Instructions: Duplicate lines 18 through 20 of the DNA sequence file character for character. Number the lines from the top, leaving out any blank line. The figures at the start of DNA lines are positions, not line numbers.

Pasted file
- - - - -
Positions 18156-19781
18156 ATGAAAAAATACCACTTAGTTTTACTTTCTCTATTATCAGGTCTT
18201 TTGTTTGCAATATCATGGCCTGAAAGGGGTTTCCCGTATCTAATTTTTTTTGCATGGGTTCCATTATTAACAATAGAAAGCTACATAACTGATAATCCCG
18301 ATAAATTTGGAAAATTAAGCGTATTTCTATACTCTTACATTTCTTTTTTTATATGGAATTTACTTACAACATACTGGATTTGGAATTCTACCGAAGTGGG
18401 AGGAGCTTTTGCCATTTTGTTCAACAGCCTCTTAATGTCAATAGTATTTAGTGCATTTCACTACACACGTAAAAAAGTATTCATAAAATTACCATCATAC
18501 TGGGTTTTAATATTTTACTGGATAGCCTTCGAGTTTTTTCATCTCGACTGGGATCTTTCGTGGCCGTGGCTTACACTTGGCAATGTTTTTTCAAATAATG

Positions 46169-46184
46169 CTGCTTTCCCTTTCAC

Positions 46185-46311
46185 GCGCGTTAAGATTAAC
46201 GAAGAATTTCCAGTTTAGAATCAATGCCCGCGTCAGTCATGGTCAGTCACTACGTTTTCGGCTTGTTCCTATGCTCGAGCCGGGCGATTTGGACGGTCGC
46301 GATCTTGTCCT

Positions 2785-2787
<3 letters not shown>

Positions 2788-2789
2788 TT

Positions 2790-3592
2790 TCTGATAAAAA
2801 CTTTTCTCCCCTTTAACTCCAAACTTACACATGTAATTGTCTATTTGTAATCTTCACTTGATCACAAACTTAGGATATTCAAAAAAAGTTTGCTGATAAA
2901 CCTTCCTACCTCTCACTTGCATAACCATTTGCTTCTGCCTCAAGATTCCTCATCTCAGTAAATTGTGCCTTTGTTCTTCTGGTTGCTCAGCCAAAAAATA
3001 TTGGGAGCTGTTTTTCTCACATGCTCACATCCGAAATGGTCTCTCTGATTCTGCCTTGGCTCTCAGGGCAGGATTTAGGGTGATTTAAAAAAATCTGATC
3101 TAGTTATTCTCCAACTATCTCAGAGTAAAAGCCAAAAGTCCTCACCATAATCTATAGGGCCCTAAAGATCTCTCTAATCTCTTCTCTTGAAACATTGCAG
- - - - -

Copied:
2790 TCTGATAAAAA
2801 CTTTTCTCCCCTTTAACTCCAAACTTACACATGTAATTGTCTATTTGTAATCTTCACTTGATCACAAACTTAGGATATTCAAAAAAAGTTTGCTGATAAA
2901 CCTTCCTACCTCTCACTTGCATAACCATTTGCTTCTGCCTCAAGATTCCTCATCTCAGTAAATTGTGCCTTTGTTCTTCTGGTTGCTCAGCCAAAAAATA